Daniel Duffield is an Inspiring the Future volunteer and Student Paramedic Apprentice for the West Midlands Ambulance Service. Before joining the ambulance service at just 19, Daniel worked in Pizza Hut, for the NHS and also took part in a work experience placement in Italy. Daniel has been an Inspiring the Future volunteer since September 2018 and has attended events in primary and secondary schools across the midlands.
What did you want to be when you were younger?
From a young age, I wanted to be a Police Officer and then work my way up to become a Detective Constable.
What is your current job and what does it involve?
In my current role as a Student Paramedic for the West Midlands Ambulance Service, I am involved in a wide variety of responsibilities ranging from providing life support for patients in cardiac arrest, to administering medication to help ease their pain or help their breathing. I also drive the ambulances on blue lights and sirens, responding with a fully qualified paramedic to 999 calls. My job involves a lot of communication including speaking with the public, relatives and even other emergency services.
What apprenticeship did you take and is it due to finish?
My apprenticeship is the Associate Ambulance Practitioner course that is governed by FutureQuals. I started my apprenticeship in March 2019, and I’m due to finish in early 2021!
Why did you choose an apprenticeship?
For me, an apprenticeship was an alternative option because I’m placed directly with industry leading experts who know the job inside out. It also meant I could start learning and getting stuck in straight away, alongside getting paid for my time in training. The apprenticeship was a safe option, and I feel like apprenticeships are the way forward.
What path did you take after your apprenticeship?
Being totally honest, I never wanted to be a paramedic. It’s not a job I thought about until I started working in A&E doing admin. From there, I took a particular interest in paramedics. I loved the idea of being out and about in the community and the idea of prehospital care. I took the decision to apply for the role on NHS jobs. I got shortlisted, invited into a highway code assessment and passed it. Just weeks later, I went back for stage two which involved me taking a fitness test, driving a minivan and also an interview. From there I was told that I was successful and would be joining the trust. In the space of two months, I began my 15 weeks clinical training and four weeks emergency driving course. After a tough 19 weeks, I went on operational shifts where I now work with a paramedic responding to 999 calls and learning on the job before my next sign off stage!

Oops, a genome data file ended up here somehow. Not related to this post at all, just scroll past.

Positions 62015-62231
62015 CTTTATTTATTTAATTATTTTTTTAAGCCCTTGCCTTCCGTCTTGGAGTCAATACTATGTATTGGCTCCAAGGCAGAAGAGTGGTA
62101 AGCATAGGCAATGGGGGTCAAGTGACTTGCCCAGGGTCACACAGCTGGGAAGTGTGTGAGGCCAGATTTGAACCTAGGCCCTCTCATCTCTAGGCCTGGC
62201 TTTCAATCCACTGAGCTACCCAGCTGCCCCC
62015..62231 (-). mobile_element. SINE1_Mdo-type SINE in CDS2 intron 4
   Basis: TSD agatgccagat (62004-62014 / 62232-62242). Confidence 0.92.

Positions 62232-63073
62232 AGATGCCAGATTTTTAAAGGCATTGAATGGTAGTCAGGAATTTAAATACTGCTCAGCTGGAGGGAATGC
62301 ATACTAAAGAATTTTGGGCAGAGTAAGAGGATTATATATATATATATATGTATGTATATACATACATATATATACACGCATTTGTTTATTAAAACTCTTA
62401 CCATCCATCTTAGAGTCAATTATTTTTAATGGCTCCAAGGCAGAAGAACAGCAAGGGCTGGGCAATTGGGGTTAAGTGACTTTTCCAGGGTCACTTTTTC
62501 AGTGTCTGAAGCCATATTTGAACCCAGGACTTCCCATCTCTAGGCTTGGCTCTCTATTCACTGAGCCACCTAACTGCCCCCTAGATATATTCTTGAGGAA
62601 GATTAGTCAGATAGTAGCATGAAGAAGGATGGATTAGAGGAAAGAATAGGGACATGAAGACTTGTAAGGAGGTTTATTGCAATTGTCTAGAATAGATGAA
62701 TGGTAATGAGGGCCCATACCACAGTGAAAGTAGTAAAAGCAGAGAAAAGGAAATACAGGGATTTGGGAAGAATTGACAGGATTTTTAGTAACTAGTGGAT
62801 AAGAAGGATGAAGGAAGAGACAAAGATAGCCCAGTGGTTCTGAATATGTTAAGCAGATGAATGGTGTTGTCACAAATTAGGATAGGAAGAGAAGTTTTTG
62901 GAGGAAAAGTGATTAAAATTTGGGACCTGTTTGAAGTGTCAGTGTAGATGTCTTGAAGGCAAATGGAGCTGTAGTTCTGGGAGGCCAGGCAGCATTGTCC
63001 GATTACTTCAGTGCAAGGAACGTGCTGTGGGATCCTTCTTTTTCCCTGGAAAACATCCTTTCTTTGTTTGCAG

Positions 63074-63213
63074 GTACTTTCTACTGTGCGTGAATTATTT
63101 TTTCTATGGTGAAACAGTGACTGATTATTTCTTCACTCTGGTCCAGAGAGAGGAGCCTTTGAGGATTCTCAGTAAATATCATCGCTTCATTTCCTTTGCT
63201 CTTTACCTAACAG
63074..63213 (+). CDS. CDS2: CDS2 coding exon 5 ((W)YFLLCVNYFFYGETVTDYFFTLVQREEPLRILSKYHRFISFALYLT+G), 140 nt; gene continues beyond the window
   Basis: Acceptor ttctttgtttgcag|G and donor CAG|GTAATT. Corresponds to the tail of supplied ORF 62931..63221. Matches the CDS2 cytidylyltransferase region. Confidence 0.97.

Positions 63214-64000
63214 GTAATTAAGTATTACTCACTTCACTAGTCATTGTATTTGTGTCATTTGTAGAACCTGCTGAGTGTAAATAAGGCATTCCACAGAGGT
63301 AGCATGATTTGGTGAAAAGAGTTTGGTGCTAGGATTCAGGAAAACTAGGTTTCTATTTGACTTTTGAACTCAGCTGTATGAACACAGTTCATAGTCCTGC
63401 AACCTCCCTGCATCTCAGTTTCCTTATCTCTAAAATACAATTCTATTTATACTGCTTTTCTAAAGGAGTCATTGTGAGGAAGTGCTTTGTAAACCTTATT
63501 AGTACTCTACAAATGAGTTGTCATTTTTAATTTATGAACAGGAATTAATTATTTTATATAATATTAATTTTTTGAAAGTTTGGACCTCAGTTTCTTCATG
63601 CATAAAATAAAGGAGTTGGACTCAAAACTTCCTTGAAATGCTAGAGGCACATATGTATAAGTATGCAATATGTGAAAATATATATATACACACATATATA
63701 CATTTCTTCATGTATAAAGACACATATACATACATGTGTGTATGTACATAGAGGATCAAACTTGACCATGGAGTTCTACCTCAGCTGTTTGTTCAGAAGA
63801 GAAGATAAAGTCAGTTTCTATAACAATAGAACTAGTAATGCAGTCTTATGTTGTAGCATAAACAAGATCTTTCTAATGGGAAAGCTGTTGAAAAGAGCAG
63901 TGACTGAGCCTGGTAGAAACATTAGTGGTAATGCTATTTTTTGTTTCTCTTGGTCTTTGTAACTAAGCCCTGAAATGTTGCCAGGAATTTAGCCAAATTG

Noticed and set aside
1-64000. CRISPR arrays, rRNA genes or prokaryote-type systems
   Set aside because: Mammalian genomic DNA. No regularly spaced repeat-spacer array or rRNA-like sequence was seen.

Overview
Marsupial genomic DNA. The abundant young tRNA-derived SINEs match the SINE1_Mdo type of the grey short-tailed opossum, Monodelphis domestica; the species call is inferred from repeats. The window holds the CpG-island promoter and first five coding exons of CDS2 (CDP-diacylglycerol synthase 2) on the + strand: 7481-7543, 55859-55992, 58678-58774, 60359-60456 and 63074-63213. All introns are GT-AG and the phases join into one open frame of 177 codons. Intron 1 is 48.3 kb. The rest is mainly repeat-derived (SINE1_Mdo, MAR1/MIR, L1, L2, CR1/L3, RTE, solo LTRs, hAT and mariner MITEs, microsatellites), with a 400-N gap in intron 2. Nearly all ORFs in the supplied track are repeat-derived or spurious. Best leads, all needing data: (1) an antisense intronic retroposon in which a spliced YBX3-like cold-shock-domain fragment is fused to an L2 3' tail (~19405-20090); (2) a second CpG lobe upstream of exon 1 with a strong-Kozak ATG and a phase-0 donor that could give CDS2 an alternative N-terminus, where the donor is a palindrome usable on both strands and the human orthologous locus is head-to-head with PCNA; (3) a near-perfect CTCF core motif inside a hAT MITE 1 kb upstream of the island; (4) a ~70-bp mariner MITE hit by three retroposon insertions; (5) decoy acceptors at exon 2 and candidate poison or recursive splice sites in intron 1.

Looking back, how do you value your apprenticeship?
I value it a lot. I feel that people don’t understand how amazing apprenticeships are, and there’s lots of different roles available! I know it has a worth, and I value that a lot!
Any advice for someone thinking about taking an apprenticeship?
Just. Do. It. Quite literally, don’t hesitate about whether or not you should, just go for it. Make sure you research the apprenticeship, the role, what you are getting into and also the progression opportunities when you finish. There are some very interesting ones out there!
And any tips on getting into your current line of work?
Try and gain some work experience or volunteering opportunities at a local care home or hospital. You can use this as a baseline into healthcare, and if reinforces your passion. Be yourself – as simple as it sounds, just be your own person and never try and be someone you aren’t. It’ll help so much during the whole process and you’ll see yourself strive! Finally, and probably most importantly, research your information. Look on the website at what is going on, it shows you are involved and engaged.
Have you enjoyed sharing your apprenticeship story with young people through Inspiring the Future (and why)?
I have genuinely loved it. It’s been such an amazing thing to do and the reason I’ve enjoyed it so much is because I love seeing the response from the young people and knowing I have made a difference in one way or another.